Lutheran Beliefs vs. Mennonite Beliefs
10 OCT 2017
The Lutherans and Mennonites are both Protestant churches with roots in the 16th-century Protestant Reformation. The Lutherans were the first to separate from the Catholic Church, while Mennonites derived from a movement called Anabaptism. The main differences between the two churches are the practice of infant baptism, structure of the church and beliefs regarding secular government and society.
1 Overview of Lutheranism
Lutheranism can be traced to the distribution of Martin Luther's 95 Theses in 1517, which was a list of grievances against abuses of the Catholic Church. This is considered the start of the Protestant Reformation, and Luther eventually split from the Catholic Church. Lutheranism has much in common with the Catholic Church, but Lutherans stress the Bible over tradition, marriage over celibacy and the belief that humans beings are saved by faith alone -- apart from good works.
2 Mennonites and Anabaptists
Mennonite belief comes from the Anabaptist movement during the Reformation. The Anabaptists preached adult baptism, the removal of church hierarchy and pacifism. The Mennonites were a branch of Anabaptists that formed in 16th-century Holland, and they bear the name of their founder -- Menno Simons. The Mennonites are often known in relation to their more famous Anabaptist cousins, the Amish, who are cultural separatists who reject modern technology - two principles Mennonites have rejected.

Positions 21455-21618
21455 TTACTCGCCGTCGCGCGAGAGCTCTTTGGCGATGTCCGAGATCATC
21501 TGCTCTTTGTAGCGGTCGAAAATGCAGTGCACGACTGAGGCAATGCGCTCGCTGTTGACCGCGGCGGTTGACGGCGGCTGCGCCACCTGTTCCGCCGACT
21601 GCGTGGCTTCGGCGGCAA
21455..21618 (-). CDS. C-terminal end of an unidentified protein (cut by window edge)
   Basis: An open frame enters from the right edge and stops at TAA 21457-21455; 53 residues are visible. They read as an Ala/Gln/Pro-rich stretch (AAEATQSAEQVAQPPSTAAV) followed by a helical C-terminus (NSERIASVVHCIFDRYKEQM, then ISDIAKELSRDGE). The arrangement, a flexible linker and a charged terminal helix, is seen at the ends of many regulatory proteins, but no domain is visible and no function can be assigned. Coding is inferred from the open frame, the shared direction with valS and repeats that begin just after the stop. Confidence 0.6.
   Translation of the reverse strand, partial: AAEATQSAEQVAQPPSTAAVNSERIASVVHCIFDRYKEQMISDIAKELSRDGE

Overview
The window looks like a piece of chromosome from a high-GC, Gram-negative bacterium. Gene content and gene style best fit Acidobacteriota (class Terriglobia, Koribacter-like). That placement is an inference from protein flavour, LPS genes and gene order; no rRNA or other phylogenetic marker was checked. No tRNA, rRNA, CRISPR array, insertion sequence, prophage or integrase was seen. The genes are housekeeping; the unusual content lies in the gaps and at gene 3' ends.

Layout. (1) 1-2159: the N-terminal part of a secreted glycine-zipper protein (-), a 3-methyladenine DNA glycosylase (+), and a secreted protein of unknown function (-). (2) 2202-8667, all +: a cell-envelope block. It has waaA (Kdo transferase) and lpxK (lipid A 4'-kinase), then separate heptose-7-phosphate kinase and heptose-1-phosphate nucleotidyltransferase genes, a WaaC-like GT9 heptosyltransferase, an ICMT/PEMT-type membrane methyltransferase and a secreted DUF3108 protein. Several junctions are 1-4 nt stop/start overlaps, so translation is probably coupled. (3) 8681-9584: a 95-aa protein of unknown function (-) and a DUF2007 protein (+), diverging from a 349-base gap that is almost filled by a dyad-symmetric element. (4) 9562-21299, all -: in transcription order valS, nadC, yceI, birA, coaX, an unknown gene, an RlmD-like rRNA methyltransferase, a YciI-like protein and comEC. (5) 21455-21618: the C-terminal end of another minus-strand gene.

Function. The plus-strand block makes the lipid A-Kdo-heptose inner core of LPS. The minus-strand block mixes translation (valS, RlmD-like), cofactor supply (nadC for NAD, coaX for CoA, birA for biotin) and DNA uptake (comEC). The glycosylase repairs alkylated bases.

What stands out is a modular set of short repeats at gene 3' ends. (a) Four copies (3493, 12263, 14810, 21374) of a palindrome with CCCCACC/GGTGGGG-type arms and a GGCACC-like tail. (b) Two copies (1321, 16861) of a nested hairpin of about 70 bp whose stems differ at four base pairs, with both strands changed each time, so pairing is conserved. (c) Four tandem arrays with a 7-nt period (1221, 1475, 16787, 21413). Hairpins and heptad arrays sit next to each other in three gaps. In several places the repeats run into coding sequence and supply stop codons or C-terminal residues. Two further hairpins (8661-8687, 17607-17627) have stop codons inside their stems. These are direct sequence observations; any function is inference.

Mennonites believe in adult Baptism, considering infant baptism illegitimate because it is not scriptural. This was fiercely opposed by Lutherans during the Reformation, and the Mennonite, or Anabaptist, position on infant baptism is specifically refuted in Article IX of the Augsburg Confession -- the most prominent of the Lutheran Confessional Documents. Lutherans chose to retain the tradition of infant baptism, claiming it fit with the Biblical mandate to "Baptize all nations."
4 Involvement in Government
Lutheranism retained many previous Catholic moral teachings, including the belief that war is sometimes necessary -- the Christian "just war theory" that derives from Saint Augustine, Thomas Aquinas and others. Lutherans are permitted to join the army and take part in government. Mennonites, however, are pacifists. The Anabaptist movement also preached the strict separation of church and state, so Mennonites do not take oaths or take part in government.
5 Church Hierarchy
The Lutheran Church abhorred the office of the Pope, who is the head of the Catholic Church. It retained, however, many institutional hierarchies such as bishops and pastors. The Lutherans scaled back the church hierarchy, but the Anabaptists advocate removing the hierarchy entirely. For Anabaptists, a church is simply a group of believers, and they also believe someone could not be born into a church -- the believer had to join as a willing adult.